There are a wide variety of injuries that can occur on the job, regardless of the kind of job under consideration. Some workplace injuries are covered by the workers’ compensation system, while others are not. The primary requirement for coverage, which we’ve mentioned before on this blog, is that the injury was caused by an accident or event arising out of and in the course of employment.
According to the North Carolina Workers’ Comp Employee Handbook, an accident is a separate event preceding and causing the injury for which the worker seeks benefits. Without an accident having occurred, on-the-job injuries are not compensable. This is an important point, because it means that not every injury that occurs on the job is compensable.
There are a couple points that can be made about the “by accident” requirement to highlight the type of workplace injuries that are compensable under North Carolina’s workers’ compensation system. First of all, injuries which occur gradually over time are generally not going to be compensable, since a worker would be unable to show that there was a specific accident that preceded and caused the injury. Now, to be clear, there can be grey area with respect to the gradualness of an injury. In cases where, for instance, an arm becomes progressively painful due to heavy lifting or repetitive motion, it may not be compensable. When there has been some pain in the past, though, and then a clearly identifiable accident that precedes and causes injury to the arm, it may still be possible to receive workers’ comp. Discerning the difference between such scenarios isn’t always easy.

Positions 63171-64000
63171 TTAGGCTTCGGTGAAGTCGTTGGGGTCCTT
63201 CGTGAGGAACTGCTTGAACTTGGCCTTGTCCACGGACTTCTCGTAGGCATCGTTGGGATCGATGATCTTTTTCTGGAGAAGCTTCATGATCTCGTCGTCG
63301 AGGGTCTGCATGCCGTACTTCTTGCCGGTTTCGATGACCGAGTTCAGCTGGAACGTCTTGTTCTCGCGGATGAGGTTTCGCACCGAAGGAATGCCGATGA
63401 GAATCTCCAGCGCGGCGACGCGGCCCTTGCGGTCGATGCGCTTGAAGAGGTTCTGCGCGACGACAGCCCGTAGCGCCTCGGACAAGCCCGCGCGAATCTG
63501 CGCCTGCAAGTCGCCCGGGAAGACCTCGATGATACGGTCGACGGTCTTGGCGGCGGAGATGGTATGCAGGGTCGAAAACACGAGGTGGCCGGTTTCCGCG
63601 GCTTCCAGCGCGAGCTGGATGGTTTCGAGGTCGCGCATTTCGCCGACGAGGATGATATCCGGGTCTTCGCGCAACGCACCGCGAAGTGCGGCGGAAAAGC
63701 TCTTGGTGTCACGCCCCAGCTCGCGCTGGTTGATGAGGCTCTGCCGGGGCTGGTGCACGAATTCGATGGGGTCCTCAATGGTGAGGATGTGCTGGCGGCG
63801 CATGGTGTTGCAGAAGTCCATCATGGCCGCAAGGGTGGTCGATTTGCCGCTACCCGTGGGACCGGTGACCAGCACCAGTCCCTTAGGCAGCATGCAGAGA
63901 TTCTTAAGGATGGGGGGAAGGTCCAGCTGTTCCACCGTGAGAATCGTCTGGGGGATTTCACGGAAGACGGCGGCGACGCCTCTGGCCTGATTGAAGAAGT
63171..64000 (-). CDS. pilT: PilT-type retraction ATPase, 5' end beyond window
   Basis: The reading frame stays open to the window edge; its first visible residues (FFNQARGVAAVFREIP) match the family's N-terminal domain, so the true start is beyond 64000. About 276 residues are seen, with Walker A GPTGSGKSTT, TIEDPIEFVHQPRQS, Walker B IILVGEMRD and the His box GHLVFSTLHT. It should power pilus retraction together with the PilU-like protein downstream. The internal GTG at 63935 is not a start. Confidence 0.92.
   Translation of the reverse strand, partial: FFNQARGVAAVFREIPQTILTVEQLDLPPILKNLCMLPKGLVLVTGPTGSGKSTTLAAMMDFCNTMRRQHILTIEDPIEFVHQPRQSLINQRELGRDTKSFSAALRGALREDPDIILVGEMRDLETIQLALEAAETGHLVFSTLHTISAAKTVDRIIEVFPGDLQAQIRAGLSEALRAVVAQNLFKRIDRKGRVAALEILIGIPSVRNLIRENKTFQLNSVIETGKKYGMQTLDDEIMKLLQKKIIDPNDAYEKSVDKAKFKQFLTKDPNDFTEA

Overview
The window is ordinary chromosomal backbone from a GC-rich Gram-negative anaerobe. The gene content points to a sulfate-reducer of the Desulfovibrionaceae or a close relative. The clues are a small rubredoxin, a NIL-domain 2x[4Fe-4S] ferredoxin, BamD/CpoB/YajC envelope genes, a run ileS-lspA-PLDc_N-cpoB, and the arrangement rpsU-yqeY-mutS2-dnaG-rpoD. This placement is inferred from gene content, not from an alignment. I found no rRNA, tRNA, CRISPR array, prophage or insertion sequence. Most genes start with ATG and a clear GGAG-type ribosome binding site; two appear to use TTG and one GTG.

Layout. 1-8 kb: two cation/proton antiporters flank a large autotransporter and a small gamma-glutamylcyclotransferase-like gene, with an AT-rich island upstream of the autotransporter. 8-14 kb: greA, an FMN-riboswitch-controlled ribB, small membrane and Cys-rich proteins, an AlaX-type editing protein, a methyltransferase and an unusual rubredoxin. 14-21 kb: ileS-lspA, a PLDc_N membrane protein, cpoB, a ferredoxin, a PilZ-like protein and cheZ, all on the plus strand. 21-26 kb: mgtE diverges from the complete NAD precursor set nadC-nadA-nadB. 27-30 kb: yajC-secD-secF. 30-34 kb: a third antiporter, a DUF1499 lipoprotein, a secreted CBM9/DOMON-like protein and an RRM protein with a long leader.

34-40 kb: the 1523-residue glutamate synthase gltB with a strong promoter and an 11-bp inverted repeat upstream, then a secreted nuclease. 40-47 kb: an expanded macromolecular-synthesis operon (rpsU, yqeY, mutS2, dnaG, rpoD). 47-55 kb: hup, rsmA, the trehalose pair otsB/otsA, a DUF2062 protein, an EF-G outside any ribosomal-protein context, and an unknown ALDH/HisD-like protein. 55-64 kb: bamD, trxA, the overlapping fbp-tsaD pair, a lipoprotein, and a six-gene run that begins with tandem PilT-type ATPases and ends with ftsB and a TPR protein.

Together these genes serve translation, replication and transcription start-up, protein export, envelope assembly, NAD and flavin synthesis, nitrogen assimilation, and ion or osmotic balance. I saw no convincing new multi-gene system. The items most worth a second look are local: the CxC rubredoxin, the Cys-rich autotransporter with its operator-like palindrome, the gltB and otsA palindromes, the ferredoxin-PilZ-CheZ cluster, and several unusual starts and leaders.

Additionally, workplace injuries which occur in the course of performing routine duties may not be covered either. We’ll say more about this point in our next post.